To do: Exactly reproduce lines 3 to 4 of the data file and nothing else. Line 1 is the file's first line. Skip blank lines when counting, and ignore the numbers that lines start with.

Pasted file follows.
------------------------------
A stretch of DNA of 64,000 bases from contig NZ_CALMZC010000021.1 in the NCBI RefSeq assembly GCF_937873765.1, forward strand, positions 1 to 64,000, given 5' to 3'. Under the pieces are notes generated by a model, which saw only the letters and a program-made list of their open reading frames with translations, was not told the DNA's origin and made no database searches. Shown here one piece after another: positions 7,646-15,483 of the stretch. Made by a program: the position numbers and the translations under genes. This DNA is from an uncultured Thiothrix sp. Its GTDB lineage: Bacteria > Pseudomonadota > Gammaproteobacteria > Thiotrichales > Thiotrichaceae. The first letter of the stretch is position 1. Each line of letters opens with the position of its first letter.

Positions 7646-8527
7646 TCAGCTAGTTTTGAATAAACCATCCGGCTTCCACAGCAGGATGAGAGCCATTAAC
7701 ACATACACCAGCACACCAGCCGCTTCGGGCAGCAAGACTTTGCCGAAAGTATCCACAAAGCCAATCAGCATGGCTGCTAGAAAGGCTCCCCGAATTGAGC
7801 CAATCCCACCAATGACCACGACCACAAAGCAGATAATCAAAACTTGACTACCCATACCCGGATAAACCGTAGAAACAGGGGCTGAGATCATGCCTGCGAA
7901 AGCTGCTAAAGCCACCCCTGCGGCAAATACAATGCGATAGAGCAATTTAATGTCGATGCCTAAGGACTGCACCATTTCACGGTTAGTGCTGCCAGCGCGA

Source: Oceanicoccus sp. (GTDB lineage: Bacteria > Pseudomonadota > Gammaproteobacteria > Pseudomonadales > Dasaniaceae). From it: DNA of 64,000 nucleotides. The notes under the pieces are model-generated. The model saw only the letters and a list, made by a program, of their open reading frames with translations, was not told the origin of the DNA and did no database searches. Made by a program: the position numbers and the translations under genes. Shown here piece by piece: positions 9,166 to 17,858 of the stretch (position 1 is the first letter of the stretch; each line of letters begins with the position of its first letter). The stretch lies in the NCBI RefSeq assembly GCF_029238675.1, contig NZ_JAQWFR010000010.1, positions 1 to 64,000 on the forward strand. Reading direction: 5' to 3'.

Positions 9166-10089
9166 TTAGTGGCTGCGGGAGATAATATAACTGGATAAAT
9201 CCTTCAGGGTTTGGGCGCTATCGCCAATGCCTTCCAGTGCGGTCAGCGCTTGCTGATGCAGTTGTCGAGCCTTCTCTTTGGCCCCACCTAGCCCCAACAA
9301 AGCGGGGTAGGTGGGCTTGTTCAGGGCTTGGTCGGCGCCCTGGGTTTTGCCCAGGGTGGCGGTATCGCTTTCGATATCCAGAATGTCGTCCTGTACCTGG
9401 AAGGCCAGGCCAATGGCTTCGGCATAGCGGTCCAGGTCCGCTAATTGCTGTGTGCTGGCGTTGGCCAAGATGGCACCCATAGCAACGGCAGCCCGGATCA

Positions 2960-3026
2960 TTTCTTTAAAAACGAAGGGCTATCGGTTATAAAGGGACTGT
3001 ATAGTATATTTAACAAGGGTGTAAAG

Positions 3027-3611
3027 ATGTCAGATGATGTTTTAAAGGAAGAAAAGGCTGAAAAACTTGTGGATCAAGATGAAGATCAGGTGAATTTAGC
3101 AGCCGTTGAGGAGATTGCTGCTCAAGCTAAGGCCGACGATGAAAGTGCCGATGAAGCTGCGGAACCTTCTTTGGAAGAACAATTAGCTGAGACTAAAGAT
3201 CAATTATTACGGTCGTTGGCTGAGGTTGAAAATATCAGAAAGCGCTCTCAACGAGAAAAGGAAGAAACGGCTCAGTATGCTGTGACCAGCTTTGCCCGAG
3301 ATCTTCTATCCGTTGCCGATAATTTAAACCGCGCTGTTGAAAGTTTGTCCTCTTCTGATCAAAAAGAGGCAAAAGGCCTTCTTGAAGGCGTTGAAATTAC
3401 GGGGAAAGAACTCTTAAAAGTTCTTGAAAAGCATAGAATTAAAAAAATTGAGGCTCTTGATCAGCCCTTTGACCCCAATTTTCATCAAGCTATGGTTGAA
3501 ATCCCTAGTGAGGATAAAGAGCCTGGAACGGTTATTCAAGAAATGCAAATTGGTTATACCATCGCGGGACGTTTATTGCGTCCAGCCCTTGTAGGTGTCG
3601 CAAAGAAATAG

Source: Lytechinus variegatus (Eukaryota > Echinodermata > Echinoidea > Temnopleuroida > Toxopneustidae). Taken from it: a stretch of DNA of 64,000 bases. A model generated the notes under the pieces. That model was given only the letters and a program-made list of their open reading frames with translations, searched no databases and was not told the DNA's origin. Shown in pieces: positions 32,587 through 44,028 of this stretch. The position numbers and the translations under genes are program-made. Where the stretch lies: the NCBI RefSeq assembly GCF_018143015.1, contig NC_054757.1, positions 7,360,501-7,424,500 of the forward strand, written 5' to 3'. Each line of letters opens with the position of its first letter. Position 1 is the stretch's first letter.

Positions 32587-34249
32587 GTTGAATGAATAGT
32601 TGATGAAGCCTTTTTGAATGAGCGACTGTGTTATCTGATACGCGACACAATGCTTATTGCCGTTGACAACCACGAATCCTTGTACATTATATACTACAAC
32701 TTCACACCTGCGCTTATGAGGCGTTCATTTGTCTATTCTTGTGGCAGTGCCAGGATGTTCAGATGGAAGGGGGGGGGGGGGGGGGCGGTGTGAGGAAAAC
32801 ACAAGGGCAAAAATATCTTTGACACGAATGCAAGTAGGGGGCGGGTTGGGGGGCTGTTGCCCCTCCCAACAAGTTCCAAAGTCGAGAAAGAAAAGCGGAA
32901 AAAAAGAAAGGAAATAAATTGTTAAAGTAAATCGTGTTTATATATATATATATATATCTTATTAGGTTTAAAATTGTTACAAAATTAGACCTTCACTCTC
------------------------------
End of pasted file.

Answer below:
7646 TCAGCTAGTTTTGAATAAACCATCCGGCTTCCACAGCAGGATGAGAGCCATTAAC
7701 ACATACACCAGCACACCAGCCGCTTCGGGCAGCAAGACTTTGCCGAAAGTATCCACAAAGCCAATCAGCATGGCTGCTAGAAAGGCTCCCCGAATTGAGC